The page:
Shotgun Cinema, a nonprofit organization dedicated to exhibiting new independent films and repertory films, is presenting its inaugural True Orleans Film Festival.
Running Friday, Aug. 14, through Sunday, Aug. 16, the festival will screen documentary films and feature panels and nonfiction radio stories. All screenings and events will take place at the Robert E. Nims Theatre in the Performing Arts Center at the University of New Orleans, 2000 Lakeshore Drive.
“There’s a lot of great nonfiction work happening in New Orleans right now, both in film and radio,” festival co-founder Angela Catalano said. “We envision this festival to bring in prominent films that are currently running the festival circuit and contextualize their significance to our city through Q&As, panels and conversations.”
“We’re excited to highlight a few of the many sides of nonfiction, getting people to talk about them and enjoy the work,” festival co-founder Travis Bird said.
Sundance Film Festival favorite “(T)error,” one of the True Orleans Festival’s Louisiana premieres, will open the festival at 7 p.m. Friday. Filmmakers Lyric R. Cabral and David Felix Sutcliffe are scheduled to attend.
The festival will close with “The Look of Silence,” Joshua Oppenheimer’s companion documentary to the Oscar-nominated “The Act of Killing.”
Tickets are $9; festival passes are $35. Tickets and passes are available online at true-orleans.org. Tickets will be available at the door beginning Friday. Student discount tickets for $7 will be available at the door only. Panels and Sunday’s “Bring Your Own” storytelling pop-up event are free.
“(T)error”: 7 p.m. Friday
Filmmakers Lyric R. Cabral and David Felix Sutcliffe secretly follow a Black Panther-turned-FBI informant. Billed as the first film to place filmmakers in the midst of an FBI counterterrorism operation.
“King Georges”: 2:30 p.m. Saturday
Georges Perrier, a renowned French chef, has been operating his Philadelphia-based restaurant Le Bec-Fin for more than 40 years. But as tastes change, Perrier’s restaurant starts to lose customers.
“Finders Keepers”: 7 p.m. Saturday
After winning a storage unit auction, Shannon Whisnant finds a severed foot in a barbecue grill. The bizarre find brings Whisnant local notoriety and the foot’s owner comes forward to claim it.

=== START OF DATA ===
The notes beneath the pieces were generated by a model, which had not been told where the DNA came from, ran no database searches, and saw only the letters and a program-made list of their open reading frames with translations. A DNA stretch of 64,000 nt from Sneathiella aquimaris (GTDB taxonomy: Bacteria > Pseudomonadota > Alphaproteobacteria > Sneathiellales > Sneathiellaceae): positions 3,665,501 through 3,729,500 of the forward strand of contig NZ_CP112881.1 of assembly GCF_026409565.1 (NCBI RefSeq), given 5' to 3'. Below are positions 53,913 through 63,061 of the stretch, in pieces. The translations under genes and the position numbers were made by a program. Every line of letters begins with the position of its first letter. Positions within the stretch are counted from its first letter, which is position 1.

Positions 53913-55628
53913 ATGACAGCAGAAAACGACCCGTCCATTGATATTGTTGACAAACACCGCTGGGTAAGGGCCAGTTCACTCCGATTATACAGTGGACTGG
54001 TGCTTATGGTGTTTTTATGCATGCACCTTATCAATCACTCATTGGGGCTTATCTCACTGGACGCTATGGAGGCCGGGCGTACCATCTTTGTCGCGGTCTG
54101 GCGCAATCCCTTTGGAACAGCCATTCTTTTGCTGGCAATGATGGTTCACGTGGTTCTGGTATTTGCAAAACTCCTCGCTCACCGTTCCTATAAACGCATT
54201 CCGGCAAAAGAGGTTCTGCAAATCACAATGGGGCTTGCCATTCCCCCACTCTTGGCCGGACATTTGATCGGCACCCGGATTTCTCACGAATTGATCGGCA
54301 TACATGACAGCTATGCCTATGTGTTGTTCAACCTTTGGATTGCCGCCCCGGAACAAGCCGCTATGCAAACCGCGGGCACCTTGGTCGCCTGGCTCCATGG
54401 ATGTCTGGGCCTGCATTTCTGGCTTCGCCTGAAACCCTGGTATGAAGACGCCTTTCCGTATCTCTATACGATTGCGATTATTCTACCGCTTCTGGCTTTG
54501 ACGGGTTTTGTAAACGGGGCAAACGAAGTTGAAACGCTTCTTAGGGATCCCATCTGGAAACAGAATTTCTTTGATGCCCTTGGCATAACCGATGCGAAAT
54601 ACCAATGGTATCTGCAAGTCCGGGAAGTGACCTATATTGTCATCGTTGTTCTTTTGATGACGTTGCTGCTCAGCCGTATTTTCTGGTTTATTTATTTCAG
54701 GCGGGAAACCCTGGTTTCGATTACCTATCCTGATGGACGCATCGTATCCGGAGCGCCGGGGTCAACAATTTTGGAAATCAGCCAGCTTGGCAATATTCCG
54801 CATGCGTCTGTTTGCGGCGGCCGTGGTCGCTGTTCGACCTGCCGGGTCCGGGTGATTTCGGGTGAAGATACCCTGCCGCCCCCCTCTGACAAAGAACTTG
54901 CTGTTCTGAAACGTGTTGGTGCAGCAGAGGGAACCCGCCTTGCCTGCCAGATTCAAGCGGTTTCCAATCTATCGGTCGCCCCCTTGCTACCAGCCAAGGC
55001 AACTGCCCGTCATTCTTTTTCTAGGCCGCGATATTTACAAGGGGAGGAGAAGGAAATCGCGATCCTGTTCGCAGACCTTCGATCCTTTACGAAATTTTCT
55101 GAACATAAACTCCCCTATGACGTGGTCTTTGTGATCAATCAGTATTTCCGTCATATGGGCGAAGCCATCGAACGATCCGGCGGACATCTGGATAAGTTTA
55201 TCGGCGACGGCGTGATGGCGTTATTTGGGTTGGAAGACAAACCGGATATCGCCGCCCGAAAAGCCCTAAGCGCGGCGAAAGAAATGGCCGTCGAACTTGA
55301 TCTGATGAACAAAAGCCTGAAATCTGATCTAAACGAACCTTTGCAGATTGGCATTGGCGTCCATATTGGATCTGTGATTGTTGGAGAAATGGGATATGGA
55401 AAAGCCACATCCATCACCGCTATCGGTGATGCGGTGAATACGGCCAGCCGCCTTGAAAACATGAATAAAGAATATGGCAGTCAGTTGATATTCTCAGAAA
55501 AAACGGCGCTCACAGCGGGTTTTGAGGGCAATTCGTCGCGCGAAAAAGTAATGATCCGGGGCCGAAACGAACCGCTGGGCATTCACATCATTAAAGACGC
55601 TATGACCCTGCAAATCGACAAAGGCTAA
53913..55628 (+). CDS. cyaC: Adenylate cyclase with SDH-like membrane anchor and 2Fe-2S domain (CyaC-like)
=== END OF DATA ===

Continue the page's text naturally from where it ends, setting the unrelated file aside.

“Land of Opportunity”: Noon Sunday
In post-Hurricane Katrina New Orleans, “Land of Opportunity” traces the often contentious process of redevelopment. Filmmaker Luisa Dantas balances many voices and visions for rebuilding.
“Big Stories, Short Films”: 4:15 p.m. Sunday
Seventy-five minutes of short film, ranging from 10 minutes to 24 minutes in length.
“The Look of Silence”: 7:30 p.m. Sunday
This companion piece to “The Act of Killing,” the Oscar-nominated documentary about Indonesian genocide, focuses on an optometrist who confronts the men who killed his brother.
A Guy Calls from a Phone Booth … Legal and Ethical Issues in Nonfiction: 12:45 p.m. Saturday
A discussion about how can filmmakers and journalists can protect both themselves and their sources when dealing with sensitive information and images. Featuring the visiting filmmakers of “(T)error.”
“(No) Jacket Required: Evolving Food and Culture in New Orleans”: 5 p.m. Saturday
A panel of culinary experts and enthusiasts share their experiences and insight into the ever-changing world of food.
“Bring Your Own: Too Good to be True”: 8:30 p.m. Saturday
Since 2012, radio producer Laine Kaplan-Levenson has led a local storytelling series and podcast that happens in backyards, storefronts and unconventional spots throughout New Orleans. Documentary filmmakers and other storytellers will take the “True Orleans” festival stage and three judges will pick a winning story to air on NPR member station WWNO.
“Aftermath: Piecing Together Stories of Disaster”: 2:30 p.m. Sunday
This panel will consider the choices that shape compelling narratives from tragedy.